Day of the dead in michoacan

The lake region of Michoacán is the most beautiful setting to discover the traditions of the Day of the Dead. This area, made up of Lake Pátzcuaro and its nine islands the best known being the island of Janitzio is the point of reference for the festival, considered the Intangible Cultural Heritage of Humanity. All Saints' Day and the Day of the Dead in Michoacán is the experience that you have to live at some point, and Pátzcuaro, Janitzio and Tzintzuntzan are the three places to visit.

Patzcuaro, magical town

This magical town is the central point to begin the tour of the Day of the Dead in Michoacán. Different tours depart from here to get to know and see the impressive offerings that they put in the different cemeteries of the lake area. In Pátzcuaro, starting on October 31, preparations begin for the Day of the Dead festival and you can see the beautiful offerings in all the historic precincts; try the seasonal gastronomy such as pan de muerto or sweet pumpkin; and buy some product from the artisans such as calacas or devil masks carved in wood. It is important to book lodging and tours in advance up to 6 months in advance because it is one of the most demanded tourist places for this time of year.

Janitzio, ancestral tradition of the Day of the Dead in Michoacán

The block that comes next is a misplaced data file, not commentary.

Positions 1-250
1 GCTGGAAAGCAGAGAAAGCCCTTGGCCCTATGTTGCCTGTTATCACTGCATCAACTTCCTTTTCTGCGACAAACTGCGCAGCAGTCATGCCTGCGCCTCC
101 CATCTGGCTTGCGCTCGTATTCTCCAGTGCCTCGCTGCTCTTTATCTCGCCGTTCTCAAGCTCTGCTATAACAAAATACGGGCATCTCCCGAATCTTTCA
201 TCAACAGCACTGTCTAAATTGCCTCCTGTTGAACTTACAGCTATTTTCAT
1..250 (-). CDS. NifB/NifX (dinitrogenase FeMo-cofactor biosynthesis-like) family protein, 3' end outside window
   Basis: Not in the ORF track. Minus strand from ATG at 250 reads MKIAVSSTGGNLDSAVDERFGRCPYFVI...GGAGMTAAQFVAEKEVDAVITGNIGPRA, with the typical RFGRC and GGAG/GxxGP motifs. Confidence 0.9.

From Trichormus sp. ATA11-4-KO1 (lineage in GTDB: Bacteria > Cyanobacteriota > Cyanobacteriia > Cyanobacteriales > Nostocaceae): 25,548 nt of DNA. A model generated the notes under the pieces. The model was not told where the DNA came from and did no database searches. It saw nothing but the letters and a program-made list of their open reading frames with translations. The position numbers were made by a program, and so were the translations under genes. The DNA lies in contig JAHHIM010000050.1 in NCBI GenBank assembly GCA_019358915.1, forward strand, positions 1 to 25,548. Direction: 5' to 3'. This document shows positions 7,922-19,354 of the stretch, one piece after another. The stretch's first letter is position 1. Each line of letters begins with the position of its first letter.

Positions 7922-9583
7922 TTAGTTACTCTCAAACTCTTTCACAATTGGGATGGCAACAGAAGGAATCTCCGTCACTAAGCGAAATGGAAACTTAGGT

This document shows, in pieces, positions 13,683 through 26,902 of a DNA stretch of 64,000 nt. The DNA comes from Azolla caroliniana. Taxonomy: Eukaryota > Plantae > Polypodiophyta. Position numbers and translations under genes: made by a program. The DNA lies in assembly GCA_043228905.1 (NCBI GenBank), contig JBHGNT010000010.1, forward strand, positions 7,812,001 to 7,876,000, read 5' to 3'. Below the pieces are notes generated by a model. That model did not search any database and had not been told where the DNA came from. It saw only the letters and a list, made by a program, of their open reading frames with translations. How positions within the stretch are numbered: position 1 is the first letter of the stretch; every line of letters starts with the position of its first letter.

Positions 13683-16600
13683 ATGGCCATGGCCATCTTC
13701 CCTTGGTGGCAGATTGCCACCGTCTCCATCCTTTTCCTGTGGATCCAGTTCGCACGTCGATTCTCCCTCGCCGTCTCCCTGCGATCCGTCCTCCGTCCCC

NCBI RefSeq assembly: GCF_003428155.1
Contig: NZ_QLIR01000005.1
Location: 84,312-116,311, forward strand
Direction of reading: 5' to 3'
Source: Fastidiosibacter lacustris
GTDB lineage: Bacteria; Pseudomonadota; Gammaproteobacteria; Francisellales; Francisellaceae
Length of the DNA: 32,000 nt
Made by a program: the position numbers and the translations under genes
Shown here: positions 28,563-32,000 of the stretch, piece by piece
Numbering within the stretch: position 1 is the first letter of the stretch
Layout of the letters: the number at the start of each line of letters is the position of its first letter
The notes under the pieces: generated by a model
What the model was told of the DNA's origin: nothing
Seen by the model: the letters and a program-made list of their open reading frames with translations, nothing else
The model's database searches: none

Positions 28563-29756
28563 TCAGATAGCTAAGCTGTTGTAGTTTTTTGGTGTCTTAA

Janitzio is the largest of the nine islands found in Lake Pátzcuaro . On November 1, national and international tourism arrives to see the Day of the Dead festivity. The island is dressed in orange due to the cempasuchil flowers of the offerings and at night it is illuminated thanks to thousands of candles and candles from the altars. The experience is unique, because the procession is also made in silence to the cemetery at 12 at night, and later you can hear the songs in Purépecha honoring their dead. The atmosphere is one of true ancestral tradition and great festivity to wait for the souls of the deceased.

Tzintzuntzan, ball game to wait for their dead

This magical town located on the shore of Lake Pátzcuaro is another of the traditional places during the Day of the Dead in Michoacán. Tzintzuntzan was in pre-Hispanic times the capital of the Tarascans, and still preserves the Yácatas –or pyramids–, these being one of the attractions of the place. The tradition of the Day of the Dead in Tzintzuntzan is also in its pantheons with beautiful offerings of cempasúchil, food, candles and candles. But here, there is a custom that is not seen elsewhere and it is the Purépecha Ball Game. The belief is that with the game the Warriors will illuminate the path of the deceased towards the local cemetery. The players are dressed in traditional Purépecha costumes and play with a wooden stick and a ball made of volcanic stone covered with cloth., which is on throughout the game. It is a tradition worth seeing.

The Day of the Dead in Michoacán is definitely one of the best experiences. It is a state with roots deeply rooted in its beliefs and customs, and year after year they celebrate them with great respect and cult to their deceased.

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